Alameda County Officials Prepare To Distribute Proceeds of County Sales Tax Increase to Health Care Providers
The Alameda County Board of Supervisors over the next few months will hold public hearings to decide how to distribute the proceeds of a county sales tax increase intended to fund health care services, the Oakland Tribune reports (Vesely, Oakland Tribune, 7/4). Voters in March approved the half-cent sales tax, Measure A, to provide about $90 million annually for Alameda County Medical Center and other health care facilities. Measure A increased the county's sales tax to 8.75%, the highest sales tax rate in the state. Three-fourths of the revenue from the increase will go to Alameda County Medical Center, which operates three public hospitals in Oakland and San Leandro and community clinics in Oakland, Hayward and Newark. The remaining 25% of proceeds would go to private health care providers that serve Medi-Cal beneficiaries and indigent patients (California Healthline, 3/4).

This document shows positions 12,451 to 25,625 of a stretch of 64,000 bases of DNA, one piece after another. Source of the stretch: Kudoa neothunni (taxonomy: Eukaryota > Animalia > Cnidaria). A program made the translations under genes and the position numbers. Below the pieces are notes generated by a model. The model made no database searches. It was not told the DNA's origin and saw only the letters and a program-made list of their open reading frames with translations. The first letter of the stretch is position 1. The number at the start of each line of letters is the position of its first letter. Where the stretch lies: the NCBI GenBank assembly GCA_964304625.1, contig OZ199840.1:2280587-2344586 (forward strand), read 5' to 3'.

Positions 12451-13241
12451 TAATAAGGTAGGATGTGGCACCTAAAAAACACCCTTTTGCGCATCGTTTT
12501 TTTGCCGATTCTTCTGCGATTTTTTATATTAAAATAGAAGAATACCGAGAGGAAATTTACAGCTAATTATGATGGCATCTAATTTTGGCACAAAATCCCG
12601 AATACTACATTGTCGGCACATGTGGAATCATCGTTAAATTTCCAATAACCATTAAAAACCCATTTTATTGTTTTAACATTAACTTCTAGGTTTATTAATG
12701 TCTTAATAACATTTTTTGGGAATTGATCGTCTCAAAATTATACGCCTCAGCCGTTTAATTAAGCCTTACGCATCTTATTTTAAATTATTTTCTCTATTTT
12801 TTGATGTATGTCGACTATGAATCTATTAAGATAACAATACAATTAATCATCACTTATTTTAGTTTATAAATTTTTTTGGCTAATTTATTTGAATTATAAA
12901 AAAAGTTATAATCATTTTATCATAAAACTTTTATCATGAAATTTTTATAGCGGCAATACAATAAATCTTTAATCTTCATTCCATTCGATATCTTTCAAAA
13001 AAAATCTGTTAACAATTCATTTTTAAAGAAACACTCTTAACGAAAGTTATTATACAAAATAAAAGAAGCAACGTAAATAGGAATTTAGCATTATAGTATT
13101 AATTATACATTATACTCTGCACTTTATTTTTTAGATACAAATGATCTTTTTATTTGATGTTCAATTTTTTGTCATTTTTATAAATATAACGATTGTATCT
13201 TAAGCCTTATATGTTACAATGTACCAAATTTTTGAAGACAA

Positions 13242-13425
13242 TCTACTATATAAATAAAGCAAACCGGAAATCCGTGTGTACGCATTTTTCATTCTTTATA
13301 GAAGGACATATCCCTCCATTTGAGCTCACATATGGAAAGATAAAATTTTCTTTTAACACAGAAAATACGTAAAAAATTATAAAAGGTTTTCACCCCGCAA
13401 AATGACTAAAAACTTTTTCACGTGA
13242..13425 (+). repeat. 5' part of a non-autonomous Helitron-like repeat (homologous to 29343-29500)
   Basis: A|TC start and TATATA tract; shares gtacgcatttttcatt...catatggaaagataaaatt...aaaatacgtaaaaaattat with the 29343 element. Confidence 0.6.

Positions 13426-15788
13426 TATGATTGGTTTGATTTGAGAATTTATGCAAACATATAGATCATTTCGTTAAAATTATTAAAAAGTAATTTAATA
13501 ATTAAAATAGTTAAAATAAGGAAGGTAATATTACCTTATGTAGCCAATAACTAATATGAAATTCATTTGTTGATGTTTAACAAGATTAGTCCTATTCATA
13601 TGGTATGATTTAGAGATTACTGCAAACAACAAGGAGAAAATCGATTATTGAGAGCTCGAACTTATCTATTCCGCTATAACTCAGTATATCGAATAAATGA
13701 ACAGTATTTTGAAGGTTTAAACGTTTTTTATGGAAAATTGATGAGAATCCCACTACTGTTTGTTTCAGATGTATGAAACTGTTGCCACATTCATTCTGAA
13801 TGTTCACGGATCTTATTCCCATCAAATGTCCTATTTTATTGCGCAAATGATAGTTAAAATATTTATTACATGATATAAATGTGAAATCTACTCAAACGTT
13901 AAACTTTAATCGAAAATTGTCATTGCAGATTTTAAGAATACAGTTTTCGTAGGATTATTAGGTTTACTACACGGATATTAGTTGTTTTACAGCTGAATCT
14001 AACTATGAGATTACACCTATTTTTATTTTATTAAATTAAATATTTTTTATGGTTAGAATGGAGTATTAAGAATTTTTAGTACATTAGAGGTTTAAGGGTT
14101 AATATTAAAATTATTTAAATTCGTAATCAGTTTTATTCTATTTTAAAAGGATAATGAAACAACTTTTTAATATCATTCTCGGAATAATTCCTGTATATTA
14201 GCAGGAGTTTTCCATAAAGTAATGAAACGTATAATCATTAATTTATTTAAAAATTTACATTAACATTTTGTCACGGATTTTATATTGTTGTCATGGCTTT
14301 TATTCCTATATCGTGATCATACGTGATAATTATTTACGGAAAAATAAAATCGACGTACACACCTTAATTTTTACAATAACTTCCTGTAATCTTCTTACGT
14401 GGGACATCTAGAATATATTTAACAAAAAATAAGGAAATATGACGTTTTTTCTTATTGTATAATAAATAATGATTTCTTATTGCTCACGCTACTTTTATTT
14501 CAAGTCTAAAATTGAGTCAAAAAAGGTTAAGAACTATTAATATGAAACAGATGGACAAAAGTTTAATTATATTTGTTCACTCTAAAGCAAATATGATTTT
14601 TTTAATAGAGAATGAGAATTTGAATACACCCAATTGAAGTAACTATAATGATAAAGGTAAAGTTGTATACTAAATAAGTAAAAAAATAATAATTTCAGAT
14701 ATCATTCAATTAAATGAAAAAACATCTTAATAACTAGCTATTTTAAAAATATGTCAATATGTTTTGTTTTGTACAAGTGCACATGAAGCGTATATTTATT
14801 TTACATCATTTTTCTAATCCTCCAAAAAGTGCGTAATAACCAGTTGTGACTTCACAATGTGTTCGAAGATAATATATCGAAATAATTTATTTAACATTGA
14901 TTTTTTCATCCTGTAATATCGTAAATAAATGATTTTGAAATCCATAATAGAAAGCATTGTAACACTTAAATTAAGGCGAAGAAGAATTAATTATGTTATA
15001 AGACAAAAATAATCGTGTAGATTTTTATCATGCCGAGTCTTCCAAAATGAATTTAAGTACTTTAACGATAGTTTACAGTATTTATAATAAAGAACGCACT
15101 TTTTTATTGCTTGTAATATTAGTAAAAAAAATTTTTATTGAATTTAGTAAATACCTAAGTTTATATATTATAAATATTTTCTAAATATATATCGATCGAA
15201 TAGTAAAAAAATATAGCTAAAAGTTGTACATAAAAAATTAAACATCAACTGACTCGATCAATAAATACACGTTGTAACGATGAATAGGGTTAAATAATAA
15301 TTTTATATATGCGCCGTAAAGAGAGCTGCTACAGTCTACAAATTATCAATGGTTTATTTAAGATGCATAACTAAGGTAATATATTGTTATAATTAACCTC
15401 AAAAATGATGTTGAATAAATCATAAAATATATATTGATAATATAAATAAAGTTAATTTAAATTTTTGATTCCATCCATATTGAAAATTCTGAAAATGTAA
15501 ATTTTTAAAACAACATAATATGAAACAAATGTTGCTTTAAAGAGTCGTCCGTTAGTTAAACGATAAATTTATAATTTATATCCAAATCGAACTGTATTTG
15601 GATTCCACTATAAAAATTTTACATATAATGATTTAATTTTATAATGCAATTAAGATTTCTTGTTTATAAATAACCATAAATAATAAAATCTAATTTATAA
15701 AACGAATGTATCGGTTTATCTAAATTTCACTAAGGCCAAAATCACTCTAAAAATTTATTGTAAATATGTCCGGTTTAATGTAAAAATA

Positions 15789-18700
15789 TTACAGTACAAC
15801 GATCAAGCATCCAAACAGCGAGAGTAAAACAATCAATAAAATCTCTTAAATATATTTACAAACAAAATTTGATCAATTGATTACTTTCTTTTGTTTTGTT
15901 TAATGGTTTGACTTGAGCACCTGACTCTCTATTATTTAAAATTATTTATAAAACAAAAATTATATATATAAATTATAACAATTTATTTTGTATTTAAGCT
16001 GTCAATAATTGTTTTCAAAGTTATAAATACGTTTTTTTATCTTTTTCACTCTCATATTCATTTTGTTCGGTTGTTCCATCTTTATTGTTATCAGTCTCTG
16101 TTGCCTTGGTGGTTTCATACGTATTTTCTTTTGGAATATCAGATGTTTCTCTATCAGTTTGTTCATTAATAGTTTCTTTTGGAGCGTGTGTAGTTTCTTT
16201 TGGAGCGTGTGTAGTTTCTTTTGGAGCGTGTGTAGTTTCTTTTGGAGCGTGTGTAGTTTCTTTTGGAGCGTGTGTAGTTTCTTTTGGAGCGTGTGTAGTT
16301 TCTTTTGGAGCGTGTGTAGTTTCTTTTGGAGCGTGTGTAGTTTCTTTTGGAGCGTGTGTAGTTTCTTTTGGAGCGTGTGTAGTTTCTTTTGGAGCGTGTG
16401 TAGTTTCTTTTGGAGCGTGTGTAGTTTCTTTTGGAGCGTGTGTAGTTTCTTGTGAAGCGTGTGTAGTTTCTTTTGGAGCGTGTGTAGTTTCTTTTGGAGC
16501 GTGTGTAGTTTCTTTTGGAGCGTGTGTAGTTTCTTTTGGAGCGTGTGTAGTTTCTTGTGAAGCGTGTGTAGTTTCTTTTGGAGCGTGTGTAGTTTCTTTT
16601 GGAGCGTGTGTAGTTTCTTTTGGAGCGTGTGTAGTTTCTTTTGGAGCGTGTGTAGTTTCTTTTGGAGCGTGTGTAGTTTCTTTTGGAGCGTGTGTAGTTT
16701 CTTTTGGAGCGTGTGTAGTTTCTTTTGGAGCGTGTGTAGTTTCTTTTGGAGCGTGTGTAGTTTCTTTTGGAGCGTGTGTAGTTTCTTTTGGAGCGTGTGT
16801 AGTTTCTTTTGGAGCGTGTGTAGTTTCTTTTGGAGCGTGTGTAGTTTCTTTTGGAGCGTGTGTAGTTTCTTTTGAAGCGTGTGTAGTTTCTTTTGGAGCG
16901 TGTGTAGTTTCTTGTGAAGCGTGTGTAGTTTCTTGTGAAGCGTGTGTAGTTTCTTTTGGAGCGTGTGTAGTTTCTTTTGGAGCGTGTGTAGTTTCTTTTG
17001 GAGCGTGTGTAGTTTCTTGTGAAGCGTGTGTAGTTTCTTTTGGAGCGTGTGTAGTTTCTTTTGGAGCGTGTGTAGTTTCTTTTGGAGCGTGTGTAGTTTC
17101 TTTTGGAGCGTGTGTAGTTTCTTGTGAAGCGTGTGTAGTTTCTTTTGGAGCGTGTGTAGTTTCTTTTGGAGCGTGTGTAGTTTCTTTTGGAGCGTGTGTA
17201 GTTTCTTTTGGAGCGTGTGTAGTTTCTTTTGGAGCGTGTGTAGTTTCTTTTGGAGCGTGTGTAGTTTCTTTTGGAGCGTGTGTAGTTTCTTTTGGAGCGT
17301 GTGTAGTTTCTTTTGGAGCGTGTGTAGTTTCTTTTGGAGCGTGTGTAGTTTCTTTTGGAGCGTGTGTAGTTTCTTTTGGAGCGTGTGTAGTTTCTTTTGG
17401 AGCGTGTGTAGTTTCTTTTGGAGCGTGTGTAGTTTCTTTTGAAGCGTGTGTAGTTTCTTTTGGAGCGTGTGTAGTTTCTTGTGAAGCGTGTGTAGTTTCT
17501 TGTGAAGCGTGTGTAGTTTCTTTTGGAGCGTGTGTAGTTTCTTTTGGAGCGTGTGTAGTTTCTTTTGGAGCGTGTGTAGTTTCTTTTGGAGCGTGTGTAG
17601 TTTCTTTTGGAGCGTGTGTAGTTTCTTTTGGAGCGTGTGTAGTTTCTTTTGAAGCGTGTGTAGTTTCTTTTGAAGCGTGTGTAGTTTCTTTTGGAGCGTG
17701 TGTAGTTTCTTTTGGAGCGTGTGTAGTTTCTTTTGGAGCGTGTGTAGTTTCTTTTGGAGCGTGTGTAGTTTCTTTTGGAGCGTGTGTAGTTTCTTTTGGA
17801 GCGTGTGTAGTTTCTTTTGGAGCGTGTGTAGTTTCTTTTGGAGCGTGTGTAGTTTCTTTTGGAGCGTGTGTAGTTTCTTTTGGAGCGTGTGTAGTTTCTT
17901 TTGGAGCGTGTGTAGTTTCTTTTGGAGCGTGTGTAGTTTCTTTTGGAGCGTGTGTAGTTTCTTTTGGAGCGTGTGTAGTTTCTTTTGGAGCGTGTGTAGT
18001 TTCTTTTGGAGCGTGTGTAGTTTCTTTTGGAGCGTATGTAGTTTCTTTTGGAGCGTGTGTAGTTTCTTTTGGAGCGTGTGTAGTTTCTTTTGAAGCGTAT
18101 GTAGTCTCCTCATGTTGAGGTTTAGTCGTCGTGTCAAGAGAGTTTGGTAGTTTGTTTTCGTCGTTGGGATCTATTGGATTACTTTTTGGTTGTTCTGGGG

The Tribune reports that competition for funds among unity clinics, hospitals and public and mental health services is expected to be "fierce." According to the measure's text, the portion of revenue that is not slated specifically for ACMC will be divided based on "demonstrated need and the county's commitment to a geographically dispersed network of providers." Dave Kears, director of the county Health Services Agency, said that supervisors will develop guidelines and identify prevalent needs. Kears recommends that supervisors look for projects that show a broad benefit or can use other funds, such as private or federal grants. He said that the programs also should balance immediate needs against future investments.
ValleyCare Health Systems, a large hospital in Pleasanton, has offered to identify the needs of the Tri-Valley region. David Mertes, chair of the hospital system board, said, "We can bring these players together and bring about a mechanism for distributing those funds." However, the "suggestion wasn't greeted warmly," the Tribune reports. Supervisor Nate Miley, who led the Measure A campaign, said, "I wouldn't support that -- having hospitals run the process." In addition, ACMC Trustee Floyd Huen at a meeting last week said ACMC should receive more than 75% of the funds because of the amount of indigent care it provides. Huen said, "The measure specifically says (the medical center) will get a minimum of 75%, not a maximum. Let's remember that." Supervisor Scott Haggerty, who represents the Tri-Valley region, said, "It would start a serious war if were to agree to that" (Oakland Tribune, 7/4).This is part of the California Healthline Daily Edition, a summary of health policy coverage from major news organizations. Sign up for an email subscription.